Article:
While elected officials press the city to take over the private, oft-neglected streets in the outer boroughs, it’s a different story in Manhattan.
There are about 36 such enclaves there, according to a rough estimate from borough president Gale Brewer’s office. Some are narrow back alleys with straightforward names like “Extra Place,” but others are gated, well-shrubbed streets home to tony Manhattanites who spend millions to escape the congestion of the city.
Among the most famous are Pomander Walk, a gated-off street that connects West 94th and West 95th streets, between West End Avenue and Broadway. There’s also Sniffen Court in Murray Hill, which is lined by quaint, two-story brick stables built in the mid-19th century. Some like the famed Washington Mews — another narrow, stone block street of former horse stables — are open to the public.
“It’s like being transported to this quaint, old Parisian street,” said Ben Esposito, 23, a graduate student at New York University, which owns the mews and uses several buildings as academic spaces. On a typical day, Washington Mews will see the likes of students, tourists and maybe a few photographers looking for the perfect shoot location.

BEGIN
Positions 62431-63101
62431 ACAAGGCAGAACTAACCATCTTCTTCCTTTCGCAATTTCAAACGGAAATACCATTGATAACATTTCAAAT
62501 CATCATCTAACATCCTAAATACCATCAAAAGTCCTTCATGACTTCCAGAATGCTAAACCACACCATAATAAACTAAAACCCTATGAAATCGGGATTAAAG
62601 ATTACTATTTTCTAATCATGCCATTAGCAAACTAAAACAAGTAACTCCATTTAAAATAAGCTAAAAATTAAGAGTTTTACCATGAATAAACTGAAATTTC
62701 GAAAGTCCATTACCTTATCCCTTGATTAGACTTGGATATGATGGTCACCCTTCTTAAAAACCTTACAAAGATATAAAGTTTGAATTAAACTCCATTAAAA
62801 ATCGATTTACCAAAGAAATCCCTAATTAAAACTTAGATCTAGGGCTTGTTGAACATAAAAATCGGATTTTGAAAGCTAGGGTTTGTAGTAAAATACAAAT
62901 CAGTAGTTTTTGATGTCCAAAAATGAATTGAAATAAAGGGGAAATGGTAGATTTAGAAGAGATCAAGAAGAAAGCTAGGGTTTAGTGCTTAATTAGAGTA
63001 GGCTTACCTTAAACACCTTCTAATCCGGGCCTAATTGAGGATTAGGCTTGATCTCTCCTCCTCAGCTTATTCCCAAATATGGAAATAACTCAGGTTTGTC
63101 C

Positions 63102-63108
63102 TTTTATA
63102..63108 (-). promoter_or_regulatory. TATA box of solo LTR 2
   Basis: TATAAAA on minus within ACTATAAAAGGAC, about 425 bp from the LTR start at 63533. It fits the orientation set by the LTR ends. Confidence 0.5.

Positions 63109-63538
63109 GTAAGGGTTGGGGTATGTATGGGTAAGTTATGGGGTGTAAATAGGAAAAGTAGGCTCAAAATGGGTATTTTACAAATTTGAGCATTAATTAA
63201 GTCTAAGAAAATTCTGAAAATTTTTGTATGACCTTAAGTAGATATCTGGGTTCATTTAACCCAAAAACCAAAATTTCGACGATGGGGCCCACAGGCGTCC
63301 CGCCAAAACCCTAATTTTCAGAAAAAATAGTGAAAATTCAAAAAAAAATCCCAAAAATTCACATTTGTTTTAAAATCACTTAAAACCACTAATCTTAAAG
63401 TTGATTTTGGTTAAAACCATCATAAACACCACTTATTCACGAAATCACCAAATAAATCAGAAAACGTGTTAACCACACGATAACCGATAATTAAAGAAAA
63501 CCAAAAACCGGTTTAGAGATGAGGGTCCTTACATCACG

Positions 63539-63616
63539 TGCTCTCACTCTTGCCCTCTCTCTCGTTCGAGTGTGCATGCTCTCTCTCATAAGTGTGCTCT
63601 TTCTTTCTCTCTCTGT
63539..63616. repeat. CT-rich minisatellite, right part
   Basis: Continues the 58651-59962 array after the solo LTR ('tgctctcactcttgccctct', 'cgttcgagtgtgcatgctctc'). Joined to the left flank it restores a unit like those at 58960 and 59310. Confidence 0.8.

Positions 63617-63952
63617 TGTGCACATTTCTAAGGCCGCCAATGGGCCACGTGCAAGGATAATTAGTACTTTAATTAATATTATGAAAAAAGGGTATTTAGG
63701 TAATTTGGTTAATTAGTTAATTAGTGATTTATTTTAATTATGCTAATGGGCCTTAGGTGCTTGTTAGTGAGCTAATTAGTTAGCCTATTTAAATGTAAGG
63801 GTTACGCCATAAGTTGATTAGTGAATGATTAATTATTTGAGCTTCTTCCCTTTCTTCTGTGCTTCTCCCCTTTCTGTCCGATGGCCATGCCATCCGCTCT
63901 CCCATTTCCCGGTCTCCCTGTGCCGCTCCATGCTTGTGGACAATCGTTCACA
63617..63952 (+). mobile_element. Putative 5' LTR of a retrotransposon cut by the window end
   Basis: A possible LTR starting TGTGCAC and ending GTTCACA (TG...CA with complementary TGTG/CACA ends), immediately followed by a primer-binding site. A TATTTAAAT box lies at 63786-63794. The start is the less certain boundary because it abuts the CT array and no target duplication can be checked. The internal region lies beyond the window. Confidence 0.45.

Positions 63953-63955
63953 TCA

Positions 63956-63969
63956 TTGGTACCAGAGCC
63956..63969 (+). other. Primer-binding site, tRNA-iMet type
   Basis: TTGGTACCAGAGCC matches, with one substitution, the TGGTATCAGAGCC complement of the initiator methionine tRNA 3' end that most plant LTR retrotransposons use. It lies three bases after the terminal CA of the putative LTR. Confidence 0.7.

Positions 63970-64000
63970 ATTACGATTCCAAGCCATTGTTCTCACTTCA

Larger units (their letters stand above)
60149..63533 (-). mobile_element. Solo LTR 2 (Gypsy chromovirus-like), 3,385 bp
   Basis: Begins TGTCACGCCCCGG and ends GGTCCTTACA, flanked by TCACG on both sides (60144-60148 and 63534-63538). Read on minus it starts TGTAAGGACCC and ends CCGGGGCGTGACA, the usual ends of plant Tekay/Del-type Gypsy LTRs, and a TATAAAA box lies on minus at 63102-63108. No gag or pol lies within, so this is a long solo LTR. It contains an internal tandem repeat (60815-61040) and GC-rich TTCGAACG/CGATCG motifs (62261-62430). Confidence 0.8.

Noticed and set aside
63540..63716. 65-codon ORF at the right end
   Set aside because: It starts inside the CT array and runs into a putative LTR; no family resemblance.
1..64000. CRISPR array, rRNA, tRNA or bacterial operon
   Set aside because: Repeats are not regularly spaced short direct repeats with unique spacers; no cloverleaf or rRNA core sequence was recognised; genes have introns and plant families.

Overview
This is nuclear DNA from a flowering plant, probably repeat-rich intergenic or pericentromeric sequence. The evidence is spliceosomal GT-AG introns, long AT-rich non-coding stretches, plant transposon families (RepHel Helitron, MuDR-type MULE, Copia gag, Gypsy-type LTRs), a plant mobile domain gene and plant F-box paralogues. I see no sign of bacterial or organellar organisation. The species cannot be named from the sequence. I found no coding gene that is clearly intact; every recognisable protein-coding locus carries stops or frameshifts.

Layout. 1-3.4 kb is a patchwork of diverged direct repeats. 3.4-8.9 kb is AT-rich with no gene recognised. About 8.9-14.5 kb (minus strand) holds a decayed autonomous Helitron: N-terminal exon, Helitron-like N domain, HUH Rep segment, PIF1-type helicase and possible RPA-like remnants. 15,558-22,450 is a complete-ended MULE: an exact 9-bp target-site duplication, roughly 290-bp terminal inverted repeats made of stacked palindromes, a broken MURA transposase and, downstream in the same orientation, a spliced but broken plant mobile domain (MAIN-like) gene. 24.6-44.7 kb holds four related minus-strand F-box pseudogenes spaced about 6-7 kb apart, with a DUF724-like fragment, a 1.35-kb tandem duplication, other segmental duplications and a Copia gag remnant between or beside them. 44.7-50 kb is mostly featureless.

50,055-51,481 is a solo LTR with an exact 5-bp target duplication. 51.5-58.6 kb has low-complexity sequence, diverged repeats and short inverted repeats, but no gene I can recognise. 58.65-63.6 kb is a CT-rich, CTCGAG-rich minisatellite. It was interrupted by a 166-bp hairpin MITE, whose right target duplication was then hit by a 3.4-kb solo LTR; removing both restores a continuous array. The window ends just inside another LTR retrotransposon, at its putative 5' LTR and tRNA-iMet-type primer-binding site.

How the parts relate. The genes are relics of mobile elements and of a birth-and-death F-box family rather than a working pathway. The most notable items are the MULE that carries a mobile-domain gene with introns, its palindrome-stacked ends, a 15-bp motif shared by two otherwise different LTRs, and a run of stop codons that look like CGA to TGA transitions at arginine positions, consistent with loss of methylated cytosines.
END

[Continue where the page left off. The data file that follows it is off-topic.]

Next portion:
“It’s nice,” Esposito said. “It’s sort of this insular part of Manhattan that makes us feel like we have a community within a much larger student body.”
Sylvan Terrace, in Washington Heights, has similar otherworldly beauty. The publicly accessible, stone block street is flanked by 20 wooden, Italianate row houses that lead to the Morris-Jumel Mansion, the oldest house in Manhattan, which now serves as a museum.
“When you step up from St. Nicholas Avenue, it’s stepping back into history because it’s such a dramatic change from the 21st century,” said Trish Mayo, museum assistant. “You really feel like you’re stepping back into the 19th century.”
The street features the last two rows of wooden housing surviving in Manhattan, according to Carol Ward, the director of the Morris-Jumel Mansion museum.
“I think it’s really helpful for visitors to be able to picture what New York would have been like a hundred years ago.” Ward said.
Dotted by coach lights, Sylvan Terrice is so prim it’s easy to forget the homes have private owners.
“It’s a love-hate thing,” one resident on Sylvan Terrace told a group of museum guests as they peered into windows of the houses, “because people don’t think anyone actually lives here.”